The first time Antoine Griezmann met Thierry Henry he was 7. Henry had just helped France to its only World Cup title and Griezmann, who could barely reach the player’s waist on tippy-toes, wanted an autograph.
Had a video of the meeting not surfaced recently, the moment might have been forgotten to all but Griezmann. In it Griezmann and a pint-sized friend chase down Henry and, after bending over to sign a soccer ball, the player turns to a pair of teammates and says “they’re our successors.”
On Tuesday, Griezmann has a chance to make Henry either a prophet or a profiteer when he leads France into the World Cup semifinals against Belgium. If Griezmann wins, he will have proven a worthy successor indeed by taking France to a World Cup final for the first time since Henry retired from the national team eight years ago.
But if Belgium wins it will be Henry who will profit in his role as an assistant coach to manager Roberto Martinez.
Henry, France’s all-time leading scorer, joined the Belgium staff when Martinez did two years ago. A former English Premier League manager, Martinez wanted Henry to not only teach Belgium’s players the finer points of the game but, perhaps more importantly, he wanted him to talk about winning with a team that had been weighed down by expectations.
Belgium has played neighboring France 73 times, but the teams haven’t met in three years — and hadn’t met in a competitive game since the 1986 World Cup.
Now they play one another with everything on the line, sending Griezmann, France’s top scorer with three goals — the same number Henry scored in his first World Cup — against a Belgium offense Henry has helped to a tournament-best 14 goals.
And that’s not sitting well with everyone on the French side.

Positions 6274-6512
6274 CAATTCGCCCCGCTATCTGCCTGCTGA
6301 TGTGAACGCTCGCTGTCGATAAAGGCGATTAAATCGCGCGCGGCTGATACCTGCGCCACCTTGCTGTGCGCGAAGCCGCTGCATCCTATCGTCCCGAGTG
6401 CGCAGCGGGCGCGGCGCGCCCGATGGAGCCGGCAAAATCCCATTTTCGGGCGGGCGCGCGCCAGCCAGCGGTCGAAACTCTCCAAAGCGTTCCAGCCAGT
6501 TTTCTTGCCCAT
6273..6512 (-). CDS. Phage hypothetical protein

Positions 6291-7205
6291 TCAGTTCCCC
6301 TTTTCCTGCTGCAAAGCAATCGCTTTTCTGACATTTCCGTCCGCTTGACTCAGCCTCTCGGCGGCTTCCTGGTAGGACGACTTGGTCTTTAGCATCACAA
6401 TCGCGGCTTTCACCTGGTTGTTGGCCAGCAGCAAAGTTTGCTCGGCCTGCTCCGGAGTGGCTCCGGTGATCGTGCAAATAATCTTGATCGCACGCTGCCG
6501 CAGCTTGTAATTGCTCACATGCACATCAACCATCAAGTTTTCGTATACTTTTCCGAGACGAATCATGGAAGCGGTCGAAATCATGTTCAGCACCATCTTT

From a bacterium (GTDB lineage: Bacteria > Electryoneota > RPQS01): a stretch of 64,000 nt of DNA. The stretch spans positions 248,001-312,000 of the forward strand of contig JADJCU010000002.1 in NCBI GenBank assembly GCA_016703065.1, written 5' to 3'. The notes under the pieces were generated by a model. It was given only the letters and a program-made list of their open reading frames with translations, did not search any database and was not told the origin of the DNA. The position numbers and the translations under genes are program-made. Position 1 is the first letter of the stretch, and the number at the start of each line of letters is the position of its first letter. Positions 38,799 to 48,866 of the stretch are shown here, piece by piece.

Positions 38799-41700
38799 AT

“I would be proud to show [him] that he chose the wrong camp,” Olivier Giroud, the closest active pursuer to Henry’s French record of 51 international goals, told reporters. “It is true that it is strange to have him against us for this match. I think it will be a peculiar match for him. As long as we win, that’s fine with me.”
Henry made his French debut less than a year before the 1998 World Cup, joining Didier Deschamps — now the French coach — Zinedine Zidane, Laurent Blanc and Patrick Vieira on perhaps the best French team ever. Playing at home it didn’t lose a game, blitzing defending champion Brazil 3-0 in the final.
Two years later France won a European Champions, with Henry again leading the team with three goals. But that would prove to be the country’s last major title.
Now comes a team led by Griezmann, 27. The Atletico Madrid striker was the top scorer in the 2016 Euros, leading host France to the final (where it lost to Portugal in extra time). In Russia, he has scored his team’s first and last goal, converting a penalty kick in the second half of its opening win over Australia, then setting up one goal and scoring another in a 2-0 quarterfinal victory over Uruguay.
Griezmann has seven goals in his last six tournament knockout matches and nine goals and three assists in the World Cup and European Championship. He is also the first French player to score and assist in the same World Cup knockout game since Vieira in 2006.
“I think Griezmann has all the quality to overcome Thierry Henry, as Mbappe has, too,” Trezeguet said. “Because they are young, they are determined and they are still growing as players.”
What’s certain is that with one more win Les Bleus are back in the World Cup final for the first time in a dozen years. And rather than having Henry waiting on the sideline to congratulate them, Griezmann and France now have their team’s former captain on the sideline trying to beat them.
Giroud suggested Henry’s real aim is to learn enough to earn a spot on the French coaching staff some day.
“He is lucky to be with a team with a fine generation of players. He is there to learn,” Giroud said. “I would have preferred that he was with us and that he was giving his advice to me or to the other attackers. But we mustn’t be jealous or anything about that. It doesn’t shock me at all.”